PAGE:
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How Lutherans Regard the Errors of the Church Fathers

November 16th, 2010
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Martin Chemnitz, in his magisterial work, Loci Theologici, or “Chief Theological Topics,” has a comment about how we are to regard and deal with the errors of the early church fathers. We do not ignore them or overlook them, but neither do we dwell so much on them that we fail to recognize the benefit and blessing of reading them and gaining what wisdom is to be found in their writings and so Chemnitz says:

It is not our purpose to be like Ham, who uncovered his father’s shame. Thus we shall not deal with the lapses of those by whose labors we have been aided and whose gray hairs we ought to honor, but we will refer to them only as warnings so that we may be cautioned by their examples to be more careful and diligent in preserving the purity of this doctrine, so that we never give occasion to anyone to follow in these footsteps.

Martin Chemnitz and Jacob A. O. Preus, Loci Theologici, electronic ed., 470 (St. Louis: Concordia Publishing House, 1999).

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Categories: Church Fathers
  1. November 16th, 2010 at 07:02 | #1

    That’s interesting…I’ve been looking at the same material for a post on Chemnitz’s explanation of why many of the the Fathers could know the doctrine of Justification and yet get it wrong so often. It’s not up yet, but will be soon, d.v. He puts it down to being distracted by other questions (Christology, etc) and combatting antinomianism among pagan converts.
    Meantime, I’ve just got an admission from an erstwhile Lutheran come Roman Catholic that the official Roman doctrine on the penal nature of temporal sufferings is, well, I said “false”, he said “not helpful”…but it’s a start!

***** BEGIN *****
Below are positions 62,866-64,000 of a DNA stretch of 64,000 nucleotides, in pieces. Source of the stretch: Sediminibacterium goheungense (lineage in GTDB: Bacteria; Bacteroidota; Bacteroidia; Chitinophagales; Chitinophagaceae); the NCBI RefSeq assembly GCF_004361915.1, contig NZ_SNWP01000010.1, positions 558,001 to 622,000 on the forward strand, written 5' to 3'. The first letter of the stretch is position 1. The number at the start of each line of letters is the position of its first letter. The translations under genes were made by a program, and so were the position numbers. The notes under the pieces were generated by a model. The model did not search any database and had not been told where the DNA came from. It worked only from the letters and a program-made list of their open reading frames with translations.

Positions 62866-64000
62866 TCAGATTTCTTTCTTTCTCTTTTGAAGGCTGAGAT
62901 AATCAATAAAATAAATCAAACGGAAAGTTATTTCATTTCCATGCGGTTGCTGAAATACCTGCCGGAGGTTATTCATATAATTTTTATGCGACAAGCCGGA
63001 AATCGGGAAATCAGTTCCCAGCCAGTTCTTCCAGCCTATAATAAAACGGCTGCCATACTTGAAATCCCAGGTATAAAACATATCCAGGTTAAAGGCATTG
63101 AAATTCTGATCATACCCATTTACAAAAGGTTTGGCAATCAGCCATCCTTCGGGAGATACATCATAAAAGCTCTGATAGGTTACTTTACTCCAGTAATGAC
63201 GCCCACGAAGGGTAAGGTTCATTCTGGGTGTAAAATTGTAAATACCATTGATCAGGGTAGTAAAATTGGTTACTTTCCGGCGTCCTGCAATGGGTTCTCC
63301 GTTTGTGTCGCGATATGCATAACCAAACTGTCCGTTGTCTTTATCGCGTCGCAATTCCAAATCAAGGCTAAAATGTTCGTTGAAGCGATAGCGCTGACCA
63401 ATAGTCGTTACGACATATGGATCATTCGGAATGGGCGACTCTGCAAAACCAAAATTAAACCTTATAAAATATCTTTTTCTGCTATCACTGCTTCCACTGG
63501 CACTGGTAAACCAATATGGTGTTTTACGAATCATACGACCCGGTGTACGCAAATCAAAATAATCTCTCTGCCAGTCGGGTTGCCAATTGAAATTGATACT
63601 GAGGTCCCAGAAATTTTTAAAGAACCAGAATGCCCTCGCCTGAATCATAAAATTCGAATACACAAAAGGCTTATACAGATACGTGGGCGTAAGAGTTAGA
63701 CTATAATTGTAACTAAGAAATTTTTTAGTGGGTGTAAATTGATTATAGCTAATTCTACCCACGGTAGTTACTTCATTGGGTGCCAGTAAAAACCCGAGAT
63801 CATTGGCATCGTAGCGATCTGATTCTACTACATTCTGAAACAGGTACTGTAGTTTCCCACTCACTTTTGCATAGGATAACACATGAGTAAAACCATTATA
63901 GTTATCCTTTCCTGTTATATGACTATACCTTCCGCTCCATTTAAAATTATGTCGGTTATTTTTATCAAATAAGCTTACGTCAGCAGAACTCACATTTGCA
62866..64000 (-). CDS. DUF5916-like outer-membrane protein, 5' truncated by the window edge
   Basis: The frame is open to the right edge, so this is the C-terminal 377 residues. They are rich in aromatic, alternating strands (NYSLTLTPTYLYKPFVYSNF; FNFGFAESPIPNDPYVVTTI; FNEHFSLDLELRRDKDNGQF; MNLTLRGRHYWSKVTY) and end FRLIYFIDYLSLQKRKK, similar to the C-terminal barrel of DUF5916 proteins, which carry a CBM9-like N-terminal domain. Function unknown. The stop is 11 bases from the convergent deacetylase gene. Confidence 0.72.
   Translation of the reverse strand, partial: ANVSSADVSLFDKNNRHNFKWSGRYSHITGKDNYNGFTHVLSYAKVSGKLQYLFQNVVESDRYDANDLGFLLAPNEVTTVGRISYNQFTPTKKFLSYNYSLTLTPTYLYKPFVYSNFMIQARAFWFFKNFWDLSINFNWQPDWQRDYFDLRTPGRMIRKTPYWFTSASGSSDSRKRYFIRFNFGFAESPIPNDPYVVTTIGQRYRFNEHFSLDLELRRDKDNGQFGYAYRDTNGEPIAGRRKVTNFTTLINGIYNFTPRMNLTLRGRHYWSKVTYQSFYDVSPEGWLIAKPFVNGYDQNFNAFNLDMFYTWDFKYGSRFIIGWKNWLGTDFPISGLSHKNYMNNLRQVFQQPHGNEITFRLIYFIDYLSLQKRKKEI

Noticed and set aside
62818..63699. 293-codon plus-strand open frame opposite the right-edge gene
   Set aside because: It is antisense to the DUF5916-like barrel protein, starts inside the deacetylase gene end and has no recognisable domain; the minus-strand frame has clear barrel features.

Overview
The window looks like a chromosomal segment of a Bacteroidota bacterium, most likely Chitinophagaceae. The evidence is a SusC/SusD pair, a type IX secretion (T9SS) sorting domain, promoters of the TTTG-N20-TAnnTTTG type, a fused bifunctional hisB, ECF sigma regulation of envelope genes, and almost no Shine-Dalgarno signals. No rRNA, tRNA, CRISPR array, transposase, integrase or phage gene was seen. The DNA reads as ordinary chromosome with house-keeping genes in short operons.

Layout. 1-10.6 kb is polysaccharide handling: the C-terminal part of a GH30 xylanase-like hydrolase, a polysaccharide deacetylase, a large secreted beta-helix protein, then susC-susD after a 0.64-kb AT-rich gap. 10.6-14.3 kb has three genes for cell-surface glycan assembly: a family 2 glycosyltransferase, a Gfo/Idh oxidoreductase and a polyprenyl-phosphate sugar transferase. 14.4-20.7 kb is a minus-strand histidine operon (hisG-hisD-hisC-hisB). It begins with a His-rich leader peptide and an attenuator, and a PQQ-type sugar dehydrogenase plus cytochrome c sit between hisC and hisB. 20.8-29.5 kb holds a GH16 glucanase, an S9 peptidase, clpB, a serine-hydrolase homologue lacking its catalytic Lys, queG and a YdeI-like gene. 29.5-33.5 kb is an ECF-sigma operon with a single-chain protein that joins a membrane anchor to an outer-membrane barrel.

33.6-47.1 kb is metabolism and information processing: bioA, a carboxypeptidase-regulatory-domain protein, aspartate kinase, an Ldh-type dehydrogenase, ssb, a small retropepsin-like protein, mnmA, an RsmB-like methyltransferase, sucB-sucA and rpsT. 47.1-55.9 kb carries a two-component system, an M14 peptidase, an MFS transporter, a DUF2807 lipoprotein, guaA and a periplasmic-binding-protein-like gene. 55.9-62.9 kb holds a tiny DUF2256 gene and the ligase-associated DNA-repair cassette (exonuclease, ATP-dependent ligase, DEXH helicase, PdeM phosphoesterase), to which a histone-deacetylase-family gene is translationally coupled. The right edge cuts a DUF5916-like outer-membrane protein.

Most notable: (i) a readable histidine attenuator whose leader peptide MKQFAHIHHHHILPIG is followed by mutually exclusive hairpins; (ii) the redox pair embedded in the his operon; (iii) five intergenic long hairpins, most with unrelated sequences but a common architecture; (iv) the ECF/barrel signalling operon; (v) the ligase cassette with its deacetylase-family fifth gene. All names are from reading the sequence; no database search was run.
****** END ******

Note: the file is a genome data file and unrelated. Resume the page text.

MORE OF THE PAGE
2. Randy Keyes
    November 16th, 2010 at 09:13 | #2

    Luther’s _On the Councils and the Church_ was instrumental in my view of a proper usage of church history/tradition. This adds a nice touch, too.

    Thanks again,
    Randy Keyes

  3. Ryan
    November 16th, 2010 at 09:26 | #3

    “It is not our purpose to be like Ham, who uncovered his father’s shame. Thus we shall not deal with the lapses of those by whose labors we have been aided and whose gray hairs we ought to honor”

    Such good advice as we too strive to return many neglected practices or doctrines to our own churches, like every Sunday Communion or other current issues, never forgetting the shoulders of the warriors who fought, in our current congregations, other battles that we may stand in this time.

    In addition, the whole thing to realize with error is that it is often very personal and invisible to the one that holds it – we ourselves must read the Father’s and other older writings (as C.S. Lewis recommends) that they may also critic us and our own errors for we are not immune. I honestly fear the errors that I may hold unwittingly.

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